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This follows such “something different” posts as Whatzit 41 and 39, Something Different 48 and Irene Aftermath 1 and 2.  If you’re not familiar with the color coding, blue is for passenger vessels, pink is personal vessels, and aqua is tugboats.  A circle means anchored or moored and an arrow means underway.   These two groups of five then are passenger vessels, image copies last night about 1800.

In fact, from l to r and if one atop the other, top to bottom, they are Veendam, Zuiderdam, Nieuw Amsterdam, and Volendam.  The other cluster is Anthem of the Seas, Mariner of the Seas, Celebrity Reflection, Celebrity Edge, and Nieuw Statendam.

Green is for cargo ships and red is tankers.  The moving blue symbols (l to r) are Independence of the Seas,  Harmony of the Seas, and Oasis of the Seas.  The blue circles are (l to r) Symphony of the Seas, Emerald Princess, Crown Princess, Island Princess, and Regal Princess.

To add some drama to the top two images, let’s tally up the potential number of passengers on these vessels.  Since I don’t know what the status of passengers on the vessels in the top two photos is, I’ll just give maximum capacity totals, passengers plus crew.  Want to estimate?  How many crew in the case these vessels have no paying passengers?  Answer follows below., but please guess?

Adding to the strange clusters, how about destination given as “nowhere” or

“adrift”.  There are some metaphors here . . .  like this and this.

 

My totals . . .  for the enumerated vessels in the top two photos . . .  at capacity paying passengers . . .  86,535.  And if all those vessels are crew only, there are still 22,331 onboard, folks not earning tips.  If you’ve been on a cruise, which I have not, you can guess the general range of nationalities of these crew and what they do with their money.

As of this morning, the clusters are shuffling.

 

I’d been watching No.11Asomaru for a few days, wondering what the story was.  It appeared to coexist with containership MOL Courage, the green symbol surrounding the smaller gray one.  It did this screen grab Friday morning . . . yesterday.  When I saw there was a Asomaru No.8  and it was a tugboat, I thought possibly there’d be a tugboat riding on the containers, and I made excuses to avoid work and zoomed out to the Narrows.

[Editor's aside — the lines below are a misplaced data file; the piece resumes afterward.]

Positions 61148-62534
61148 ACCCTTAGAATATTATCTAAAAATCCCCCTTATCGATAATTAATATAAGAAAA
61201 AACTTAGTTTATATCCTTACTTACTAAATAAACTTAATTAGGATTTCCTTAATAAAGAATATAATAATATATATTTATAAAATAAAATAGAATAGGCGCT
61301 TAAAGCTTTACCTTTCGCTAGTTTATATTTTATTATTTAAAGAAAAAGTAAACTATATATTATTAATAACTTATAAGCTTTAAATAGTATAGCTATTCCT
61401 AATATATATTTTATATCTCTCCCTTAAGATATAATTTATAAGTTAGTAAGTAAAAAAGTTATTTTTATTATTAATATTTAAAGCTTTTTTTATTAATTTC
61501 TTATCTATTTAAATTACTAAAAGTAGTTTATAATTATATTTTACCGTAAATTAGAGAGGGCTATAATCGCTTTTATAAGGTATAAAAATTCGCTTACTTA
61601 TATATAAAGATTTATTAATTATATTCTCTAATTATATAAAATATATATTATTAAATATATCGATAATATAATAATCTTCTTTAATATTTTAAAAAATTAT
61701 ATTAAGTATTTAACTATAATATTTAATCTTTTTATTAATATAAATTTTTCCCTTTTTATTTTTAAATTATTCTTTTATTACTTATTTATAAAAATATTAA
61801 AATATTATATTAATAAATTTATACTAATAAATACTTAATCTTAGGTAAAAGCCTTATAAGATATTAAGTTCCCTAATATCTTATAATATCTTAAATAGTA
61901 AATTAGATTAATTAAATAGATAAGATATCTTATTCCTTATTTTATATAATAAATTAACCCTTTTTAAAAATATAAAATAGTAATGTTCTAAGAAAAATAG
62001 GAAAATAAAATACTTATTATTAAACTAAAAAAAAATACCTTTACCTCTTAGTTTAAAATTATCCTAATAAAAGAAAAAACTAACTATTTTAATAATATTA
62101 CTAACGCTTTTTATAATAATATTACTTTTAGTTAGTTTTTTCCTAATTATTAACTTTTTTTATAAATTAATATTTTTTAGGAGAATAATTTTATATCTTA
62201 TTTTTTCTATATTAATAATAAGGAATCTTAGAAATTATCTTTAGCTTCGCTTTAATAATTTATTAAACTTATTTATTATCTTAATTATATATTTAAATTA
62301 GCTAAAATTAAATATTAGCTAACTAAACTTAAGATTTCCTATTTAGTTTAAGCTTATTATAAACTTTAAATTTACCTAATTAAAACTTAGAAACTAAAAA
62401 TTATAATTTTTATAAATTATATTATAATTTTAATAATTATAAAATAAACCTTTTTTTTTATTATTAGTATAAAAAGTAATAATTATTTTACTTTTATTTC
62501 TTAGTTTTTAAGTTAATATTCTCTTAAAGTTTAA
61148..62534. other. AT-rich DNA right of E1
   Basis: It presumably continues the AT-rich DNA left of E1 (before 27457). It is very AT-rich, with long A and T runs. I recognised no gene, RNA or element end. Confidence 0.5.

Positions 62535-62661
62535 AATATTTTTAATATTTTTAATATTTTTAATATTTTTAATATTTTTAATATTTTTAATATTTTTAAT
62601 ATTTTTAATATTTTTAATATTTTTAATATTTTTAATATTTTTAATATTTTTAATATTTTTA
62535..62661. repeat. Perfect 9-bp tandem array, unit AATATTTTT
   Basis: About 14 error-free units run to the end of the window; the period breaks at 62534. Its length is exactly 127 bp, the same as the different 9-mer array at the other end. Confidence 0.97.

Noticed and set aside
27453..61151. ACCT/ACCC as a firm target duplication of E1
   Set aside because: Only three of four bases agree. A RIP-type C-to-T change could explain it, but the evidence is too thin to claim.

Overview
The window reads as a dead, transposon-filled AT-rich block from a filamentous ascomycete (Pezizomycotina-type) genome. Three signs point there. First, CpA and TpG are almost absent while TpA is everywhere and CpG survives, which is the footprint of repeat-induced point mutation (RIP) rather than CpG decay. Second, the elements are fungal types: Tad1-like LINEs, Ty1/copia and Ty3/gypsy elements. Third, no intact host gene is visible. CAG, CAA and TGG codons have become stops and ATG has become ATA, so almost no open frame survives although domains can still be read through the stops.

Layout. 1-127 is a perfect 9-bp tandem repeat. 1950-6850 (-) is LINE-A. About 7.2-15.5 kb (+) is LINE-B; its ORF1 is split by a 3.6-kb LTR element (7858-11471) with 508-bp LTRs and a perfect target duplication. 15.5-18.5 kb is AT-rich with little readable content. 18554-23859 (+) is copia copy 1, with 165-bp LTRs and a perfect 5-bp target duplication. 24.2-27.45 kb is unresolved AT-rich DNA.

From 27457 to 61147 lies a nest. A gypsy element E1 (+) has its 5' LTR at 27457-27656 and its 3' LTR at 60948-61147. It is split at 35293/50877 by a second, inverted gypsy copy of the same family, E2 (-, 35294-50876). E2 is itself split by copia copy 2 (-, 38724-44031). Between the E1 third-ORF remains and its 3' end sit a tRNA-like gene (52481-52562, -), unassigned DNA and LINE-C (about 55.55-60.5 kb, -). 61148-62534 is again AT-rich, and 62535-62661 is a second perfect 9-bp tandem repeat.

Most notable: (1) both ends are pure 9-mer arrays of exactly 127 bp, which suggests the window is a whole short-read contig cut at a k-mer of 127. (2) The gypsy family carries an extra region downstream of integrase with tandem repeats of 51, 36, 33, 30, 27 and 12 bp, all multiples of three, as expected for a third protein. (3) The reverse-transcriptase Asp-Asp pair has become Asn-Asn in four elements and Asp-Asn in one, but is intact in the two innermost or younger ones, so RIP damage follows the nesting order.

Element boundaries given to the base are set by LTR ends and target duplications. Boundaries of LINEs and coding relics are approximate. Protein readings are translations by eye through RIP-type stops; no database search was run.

There I saw MOL Courage anchored, an unusual spot for a container ship.

Several Moran tugs were standing by with it.

When the MOL vessel headed in, I leaped into motion and followed it, hoping to catch a glance of the Japanese tug.

 

But I saw nothing, except containers.

Later in the day, I checked on MOL Courage in Port Elizabeth, and sure enough, the

gray icon for No.11Asomaru is still there.

Can anyone explain this signal?  I saw a similar signal once before last fall . . . supposedly an unspecified vessel on a container ship, also in Port Elizabeth.

I’m puzzled.

Dd you catch my reference to leaping into motion . . .   Sorry . . . I couldn’t pass up that opportunity, given today’s date.  Previous leap days’ posts are here and here and here.

All photos, captures, leaping imagination here, WVD.

 

Before the internet and interactive maps of all sorts, I covered my walls with maps and studied atlases.  I’ve moved along with some technological modifications.  Recently when a friend reported a planned trip to Guinea Conakry, I was looking at various ships in the offing there, and saw this notation below for STI Onyx.   Intriguing.  That was about two weeks ago, and when I checked last night, they were still on board.  Of course with news like this, one should not be surprised.

Decisive was in port briefly on January 2, but I was unable to get photos before she departed.  As I understand it, she is retrieving old cable, rather than laying down new at this point.  I was unaware of an area in the New York Bight referred to as “cable grounds.”  TSS I believe refers to “traffic separation scheme,” not unlike a jersey barrier or a median strip on a highway.